U.S. Congressman Darren Soto introduced bipartisan legislation to provide equal access to federal resources for Medicaid to American citizens living in U.S. territories, the lawmaker’s office announced.
H.R. 3631, known as the Territories Health Care Improvement Act, increases the limit on Medicaid payments and the federal medical assistance percentage for the five U.S. territories: Puerto Rico, U.S. Virgin Islands, Guam, American Samoa, and Northern Mariana Islands. It also sets stipulations to implement integrity and reporting measures for the programs.
“As we continue our efforts to provide affordable health care for all Americans and work to protect the Affordable Care Act, we must also act on parity of health care between American citizens in the mainland and those in U.S territories,” said Soto.
“Under the current archaic system, unequal access to federal resources puts a strain on the territories’ Medicaid programs, especially areas with ongoing health care crises exacerbated by hurricanes,” the lawmaker said.
“Our plan ensures families have continued access to health care while immediately relieving financial pressures on the territories. Every American citizen deserves equal access to Medicaid coverage,” he added.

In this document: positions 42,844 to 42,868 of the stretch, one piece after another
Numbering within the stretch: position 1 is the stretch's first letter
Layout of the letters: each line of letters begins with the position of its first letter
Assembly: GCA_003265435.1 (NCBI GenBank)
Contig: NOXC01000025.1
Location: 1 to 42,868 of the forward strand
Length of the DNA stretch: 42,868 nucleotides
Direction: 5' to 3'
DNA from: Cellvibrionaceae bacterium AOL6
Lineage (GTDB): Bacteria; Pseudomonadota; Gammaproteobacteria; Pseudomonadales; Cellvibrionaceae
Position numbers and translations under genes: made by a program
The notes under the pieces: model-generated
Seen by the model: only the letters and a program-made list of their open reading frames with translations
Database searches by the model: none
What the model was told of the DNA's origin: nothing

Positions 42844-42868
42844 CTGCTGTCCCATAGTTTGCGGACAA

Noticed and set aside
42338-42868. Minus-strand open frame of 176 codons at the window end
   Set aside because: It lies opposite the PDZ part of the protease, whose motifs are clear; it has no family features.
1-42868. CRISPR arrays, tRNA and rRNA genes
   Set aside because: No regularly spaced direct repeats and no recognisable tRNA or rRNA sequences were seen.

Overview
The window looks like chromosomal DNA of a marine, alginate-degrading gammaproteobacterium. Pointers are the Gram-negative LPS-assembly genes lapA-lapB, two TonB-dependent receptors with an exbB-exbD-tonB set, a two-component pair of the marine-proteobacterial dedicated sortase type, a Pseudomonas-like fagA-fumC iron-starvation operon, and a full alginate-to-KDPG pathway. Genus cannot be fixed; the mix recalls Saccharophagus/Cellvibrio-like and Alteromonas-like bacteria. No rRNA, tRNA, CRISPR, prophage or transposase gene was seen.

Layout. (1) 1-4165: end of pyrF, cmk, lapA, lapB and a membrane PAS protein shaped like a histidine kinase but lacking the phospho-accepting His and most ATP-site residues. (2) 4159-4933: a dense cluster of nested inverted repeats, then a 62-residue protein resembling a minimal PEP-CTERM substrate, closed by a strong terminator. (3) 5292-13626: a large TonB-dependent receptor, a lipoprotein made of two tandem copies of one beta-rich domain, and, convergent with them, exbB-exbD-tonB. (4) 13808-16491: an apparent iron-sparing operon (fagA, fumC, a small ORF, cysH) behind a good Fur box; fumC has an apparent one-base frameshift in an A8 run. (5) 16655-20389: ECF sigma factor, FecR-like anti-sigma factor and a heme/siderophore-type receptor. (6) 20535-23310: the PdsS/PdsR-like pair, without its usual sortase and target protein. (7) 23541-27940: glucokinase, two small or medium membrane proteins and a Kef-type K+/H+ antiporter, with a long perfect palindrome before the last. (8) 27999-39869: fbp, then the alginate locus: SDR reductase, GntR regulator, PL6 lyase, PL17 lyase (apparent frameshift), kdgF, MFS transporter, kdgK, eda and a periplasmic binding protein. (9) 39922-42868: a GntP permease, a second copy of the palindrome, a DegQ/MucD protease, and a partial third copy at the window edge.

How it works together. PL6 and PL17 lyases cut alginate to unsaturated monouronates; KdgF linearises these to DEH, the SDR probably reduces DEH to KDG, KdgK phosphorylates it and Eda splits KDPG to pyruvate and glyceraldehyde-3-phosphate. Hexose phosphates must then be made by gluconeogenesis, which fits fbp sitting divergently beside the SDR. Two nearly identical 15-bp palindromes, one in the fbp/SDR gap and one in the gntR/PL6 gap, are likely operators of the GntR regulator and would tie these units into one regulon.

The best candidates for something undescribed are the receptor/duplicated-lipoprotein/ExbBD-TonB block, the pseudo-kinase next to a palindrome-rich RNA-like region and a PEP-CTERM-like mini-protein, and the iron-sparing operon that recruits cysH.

The legislation provides a path away from capped federal funds for Medicaid program to several years of increased allotments, totaling $12 billion for Puerto Rico, $762 million for Guam, $756 million for USVI, $504 million for American Samoa, and $360 million for Northern Marianas.
It also implements important program integrity provisions, including a new asset verification system and payment error rate measurements, both already required for state Medicaid programs. All territories will also need to report annually to Congress on the expenditures of increased Medicaid funds.
The Territories Health Care Improvement Act creates a new funding structure increasing the matching rate Federal Medical Assistance percentage (FMAP):
- Puerto Rico: 83% for the first two years of additional funds, and 76% for the final two years.
- Guam, American Samoa, and CNMI: 100% for two years, 83% for three years, and 76% for one year.
- U.S. Virgin Islands: 100% for one year, 83% for four years, and 75% for one year.
The bipartisan legislation was co-introduced by Soto (FL-09), Rep. Gus Bilirakis (FL-12), Jenniffer González-Colón (R-Puerto Rico), and co-sponsored by: Nydia Velazquez (D-NY), Michael San Nicolas (D-Guam), Stacey Plaskett (D-U.S. Virgin Islands), Gregorio Kilili Camacho Sablan (I-Islas Marianas), Aumua Amata Coleman Radewagen (R-American Samoa), Jose Serrano (D-NY), Raul Grijalva (D-AZ), Brian Fitzpatrick (R-PA), and Peter King (R-NY).